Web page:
I could spend the entire review talking about how clever the writing is. And I will give you some examples. But something happened in this book that has only happened to me one time before. Wait for it...I actually got enjoyment reading about an animal! Are you shocked? Me too. The only other time that happened to me was Garth Stein's The Art of Racing in the Rain. In that book, the narrator is a dog. This one is similar because the animal, a cat, is a central character not much different from the humans that populate Ove's neighborhood. Whoops, sorry. I forgot to give you a synopsis of the book. Here it is.
At first sight, Ove is almost certainly the grumpiest man you will ever meet, a curmudgeon with staunch principles. strict routines, and a short fuse. People think him bitter, and he thinks himself surrounded by idiots.
Ove's well-ordered, solitary world gets a shake-up one November morning with the appearance of new neighbors, a chatty young couple and their two boisterous daughters, who announce their arrival by accidentally flattening Ove's mailbox with their U-Haul. What follows is a heartwarming tale of unkempt cats, unlikely friendships, and a community's unexpected reassessment of the one person they thought they had all figured out.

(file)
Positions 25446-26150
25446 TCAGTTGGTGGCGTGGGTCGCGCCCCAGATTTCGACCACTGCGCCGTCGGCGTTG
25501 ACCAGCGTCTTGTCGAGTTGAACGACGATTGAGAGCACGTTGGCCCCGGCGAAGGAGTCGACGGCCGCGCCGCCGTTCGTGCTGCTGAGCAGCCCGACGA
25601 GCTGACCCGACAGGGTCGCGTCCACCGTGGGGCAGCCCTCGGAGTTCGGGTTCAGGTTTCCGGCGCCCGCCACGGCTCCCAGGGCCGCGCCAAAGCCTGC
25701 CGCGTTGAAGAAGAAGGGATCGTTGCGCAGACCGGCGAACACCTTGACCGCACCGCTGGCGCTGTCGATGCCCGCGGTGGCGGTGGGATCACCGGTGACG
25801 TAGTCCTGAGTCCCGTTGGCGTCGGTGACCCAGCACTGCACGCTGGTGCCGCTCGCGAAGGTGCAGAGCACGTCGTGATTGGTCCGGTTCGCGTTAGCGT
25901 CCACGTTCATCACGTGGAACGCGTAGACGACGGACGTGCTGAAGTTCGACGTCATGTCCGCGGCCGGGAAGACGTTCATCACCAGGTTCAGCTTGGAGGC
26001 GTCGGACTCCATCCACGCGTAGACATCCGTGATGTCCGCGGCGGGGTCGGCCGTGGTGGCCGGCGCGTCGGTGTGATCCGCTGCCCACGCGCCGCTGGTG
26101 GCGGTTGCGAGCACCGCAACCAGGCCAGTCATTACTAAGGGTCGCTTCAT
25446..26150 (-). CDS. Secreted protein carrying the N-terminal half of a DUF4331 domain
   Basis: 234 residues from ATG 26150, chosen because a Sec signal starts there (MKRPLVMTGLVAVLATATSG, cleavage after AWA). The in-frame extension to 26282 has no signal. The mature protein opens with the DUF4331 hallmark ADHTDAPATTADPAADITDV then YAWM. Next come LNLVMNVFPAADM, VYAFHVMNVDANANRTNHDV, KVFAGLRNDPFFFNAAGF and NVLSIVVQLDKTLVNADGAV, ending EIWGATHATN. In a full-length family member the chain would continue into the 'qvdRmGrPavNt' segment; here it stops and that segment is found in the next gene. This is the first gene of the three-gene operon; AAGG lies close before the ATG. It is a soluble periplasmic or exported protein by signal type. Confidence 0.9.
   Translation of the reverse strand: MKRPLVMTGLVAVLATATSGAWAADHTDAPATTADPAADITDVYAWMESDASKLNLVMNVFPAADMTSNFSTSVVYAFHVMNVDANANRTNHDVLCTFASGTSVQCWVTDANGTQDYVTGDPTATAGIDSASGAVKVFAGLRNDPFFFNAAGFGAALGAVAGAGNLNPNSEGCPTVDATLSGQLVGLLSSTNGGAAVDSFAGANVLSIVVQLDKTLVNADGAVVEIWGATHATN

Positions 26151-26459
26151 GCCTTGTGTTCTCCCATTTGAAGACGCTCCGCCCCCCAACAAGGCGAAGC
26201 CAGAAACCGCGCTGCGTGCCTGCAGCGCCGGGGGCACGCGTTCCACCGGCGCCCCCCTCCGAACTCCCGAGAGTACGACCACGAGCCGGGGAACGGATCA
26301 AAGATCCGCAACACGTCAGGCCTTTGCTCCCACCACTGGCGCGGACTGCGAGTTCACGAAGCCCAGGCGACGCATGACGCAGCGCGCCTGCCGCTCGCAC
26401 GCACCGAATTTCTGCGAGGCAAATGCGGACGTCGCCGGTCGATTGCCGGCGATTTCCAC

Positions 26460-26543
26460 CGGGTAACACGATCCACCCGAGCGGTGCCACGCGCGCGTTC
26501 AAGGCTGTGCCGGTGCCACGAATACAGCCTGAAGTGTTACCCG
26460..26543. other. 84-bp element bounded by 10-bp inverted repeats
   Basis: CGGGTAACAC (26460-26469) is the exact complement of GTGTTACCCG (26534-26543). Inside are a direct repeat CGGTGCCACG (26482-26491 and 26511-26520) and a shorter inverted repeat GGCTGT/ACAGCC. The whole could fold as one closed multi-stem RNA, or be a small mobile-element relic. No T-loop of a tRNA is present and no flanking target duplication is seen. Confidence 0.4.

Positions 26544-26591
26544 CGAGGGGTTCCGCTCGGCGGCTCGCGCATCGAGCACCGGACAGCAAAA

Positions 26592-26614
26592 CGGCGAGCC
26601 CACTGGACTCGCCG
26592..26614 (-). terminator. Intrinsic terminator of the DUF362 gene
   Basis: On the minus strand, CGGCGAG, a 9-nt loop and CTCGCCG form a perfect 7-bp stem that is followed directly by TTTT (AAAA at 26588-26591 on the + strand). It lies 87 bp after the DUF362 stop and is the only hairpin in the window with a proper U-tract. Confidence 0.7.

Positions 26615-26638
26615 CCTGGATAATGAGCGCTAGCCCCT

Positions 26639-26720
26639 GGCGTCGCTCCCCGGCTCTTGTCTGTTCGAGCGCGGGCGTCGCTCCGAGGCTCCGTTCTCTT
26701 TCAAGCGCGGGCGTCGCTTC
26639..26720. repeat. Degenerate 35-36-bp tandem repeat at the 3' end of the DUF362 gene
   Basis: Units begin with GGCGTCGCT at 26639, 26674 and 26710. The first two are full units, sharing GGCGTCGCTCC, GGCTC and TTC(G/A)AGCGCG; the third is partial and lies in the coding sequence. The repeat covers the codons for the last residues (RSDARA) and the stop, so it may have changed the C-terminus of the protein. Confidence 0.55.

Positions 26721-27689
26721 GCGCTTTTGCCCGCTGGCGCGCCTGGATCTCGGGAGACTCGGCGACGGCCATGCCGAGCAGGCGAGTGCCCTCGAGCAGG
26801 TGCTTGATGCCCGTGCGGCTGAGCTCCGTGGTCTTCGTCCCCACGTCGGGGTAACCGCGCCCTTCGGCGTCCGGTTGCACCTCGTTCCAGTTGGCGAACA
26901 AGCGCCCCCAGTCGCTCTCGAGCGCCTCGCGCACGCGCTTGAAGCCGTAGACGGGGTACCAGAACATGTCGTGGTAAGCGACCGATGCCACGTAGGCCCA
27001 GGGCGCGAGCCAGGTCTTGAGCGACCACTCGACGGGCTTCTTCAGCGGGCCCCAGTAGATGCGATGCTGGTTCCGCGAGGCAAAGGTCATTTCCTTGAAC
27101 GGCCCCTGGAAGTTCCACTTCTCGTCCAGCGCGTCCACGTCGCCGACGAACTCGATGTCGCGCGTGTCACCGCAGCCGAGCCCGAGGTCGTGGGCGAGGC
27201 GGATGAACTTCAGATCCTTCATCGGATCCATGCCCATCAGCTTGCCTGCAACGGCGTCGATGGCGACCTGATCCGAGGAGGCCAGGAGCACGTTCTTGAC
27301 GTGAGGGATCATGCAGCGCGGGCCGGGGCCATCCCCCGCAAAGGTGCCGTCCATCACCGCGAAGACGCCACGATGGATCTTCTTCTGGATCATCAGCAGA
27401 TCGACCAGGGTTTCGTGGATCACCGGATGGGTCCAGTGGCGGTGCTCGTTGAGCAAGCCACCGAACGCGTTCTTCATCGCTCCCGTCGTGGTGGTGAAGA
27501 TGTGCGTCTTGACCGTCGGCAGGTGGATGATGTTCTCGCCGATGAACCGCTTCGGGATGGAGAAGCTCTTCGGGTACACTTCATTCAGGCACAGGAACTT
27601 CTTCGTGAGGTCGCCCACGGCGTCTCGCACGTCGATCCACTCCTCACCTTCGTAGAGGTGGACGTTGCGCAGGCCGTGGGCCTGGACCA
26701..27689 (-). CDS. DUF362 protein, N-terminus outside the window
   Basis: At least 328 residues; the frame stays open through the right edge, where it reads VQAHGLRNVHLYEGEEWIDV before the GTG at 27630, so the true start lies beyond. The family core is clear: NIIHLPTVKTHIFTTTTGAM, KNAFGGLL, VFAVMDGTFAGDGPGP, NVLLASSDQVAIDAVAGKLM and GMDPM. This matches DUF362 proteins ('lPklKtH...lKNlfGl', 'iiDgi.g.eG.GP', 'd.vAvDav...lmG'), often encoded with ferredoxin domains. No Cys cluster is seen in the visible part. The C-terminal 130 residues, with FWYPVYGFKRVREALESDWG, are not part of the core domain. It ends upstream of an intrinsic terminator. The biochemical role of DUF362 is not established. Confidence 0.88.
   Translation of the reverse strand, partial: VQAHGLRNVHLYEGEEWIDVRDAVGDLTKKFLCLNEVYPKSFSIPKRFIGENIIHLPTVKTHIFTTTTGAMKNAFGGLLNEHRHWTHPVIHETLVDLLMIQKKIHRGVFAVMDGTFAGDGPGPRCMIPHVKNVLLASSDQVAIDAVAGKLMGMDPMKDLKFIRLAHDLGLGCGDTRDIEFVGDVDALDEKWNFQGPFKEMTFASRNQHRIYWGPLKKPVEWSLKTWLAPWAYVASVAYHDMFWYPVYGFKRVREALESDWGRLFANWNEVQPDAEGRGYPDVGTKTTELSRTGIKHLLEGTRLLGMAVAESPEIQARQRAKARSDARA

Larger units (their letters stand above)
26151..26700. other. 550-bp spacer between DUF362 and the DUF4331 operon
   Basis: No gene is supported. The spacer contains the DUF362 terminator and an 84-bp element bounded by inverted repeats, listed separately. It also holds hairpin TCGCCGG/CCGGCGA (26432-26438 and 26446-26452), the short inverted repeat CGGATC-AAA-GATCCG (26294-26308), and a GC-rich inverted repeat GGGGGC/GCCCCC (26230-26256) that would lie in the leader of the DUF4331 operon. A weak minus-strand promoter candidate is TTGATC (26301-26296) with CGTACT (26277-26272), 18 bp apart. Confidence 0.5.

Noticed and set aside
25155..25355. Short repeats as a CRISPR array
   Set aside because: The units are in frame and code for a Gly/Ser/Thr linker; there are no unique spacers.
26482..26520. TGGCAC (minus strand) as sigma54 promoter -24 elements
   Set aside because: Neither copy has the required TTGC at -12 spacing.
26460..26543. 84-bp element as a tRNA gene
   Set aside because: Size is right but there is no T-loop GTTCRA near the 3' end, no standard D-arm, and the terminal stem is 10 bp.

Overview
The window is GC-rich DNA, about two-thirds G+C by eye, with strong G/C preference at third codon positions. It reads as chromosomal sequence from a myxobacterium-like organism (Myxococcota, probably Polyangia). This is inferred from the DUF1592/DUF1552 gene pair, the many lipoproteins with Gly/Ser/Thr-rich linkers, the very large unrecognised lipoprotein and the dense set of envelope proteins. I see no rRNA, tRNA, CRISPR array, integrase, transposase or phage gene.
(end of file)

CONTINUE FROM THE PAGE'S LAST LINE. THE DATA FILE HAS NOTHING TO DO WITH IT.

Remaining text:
I promised you some examples of Backman's writing. The 1st one includes one of many scenes with the cat.
1. "Ove stomped forward. The cat stood up. Ove stopped. They stood there measuring up to each other for a few moments, like two potential troublemakers in a small-town bar. Ove considered throwing one of his clogs at it. The cat looked as if it regretted not bringing its own clogs to lob back."
Here are some other great analogies:
2. "The sun is just up; it shines obstinately into his eyes like a child who has just been given a flashlight."
3. "...the train approaching so slowly that it's as if it's being pulled along by two decrepit oxen."
4. Here's another one about the cat: "...the cat is sitting in the middle of the kitchen floor. It sports a disgruntled expression, as if Ove owes it money. Ove stares back at it with a suspicion normally reserved for a cat that has rung his doorbell with a Bible it its paws, like a Jehovah's Witness."
I can't list all of the characters that come into Ove's life. But let me say this. There is a great love story in A Man Called Ove. And it's not the kind you typically see. And, as the blurb from the back of the book tries to say, not every seemingly hard-hearted person is actually hard-hearted. You will need to read this book to know what I'm talking about.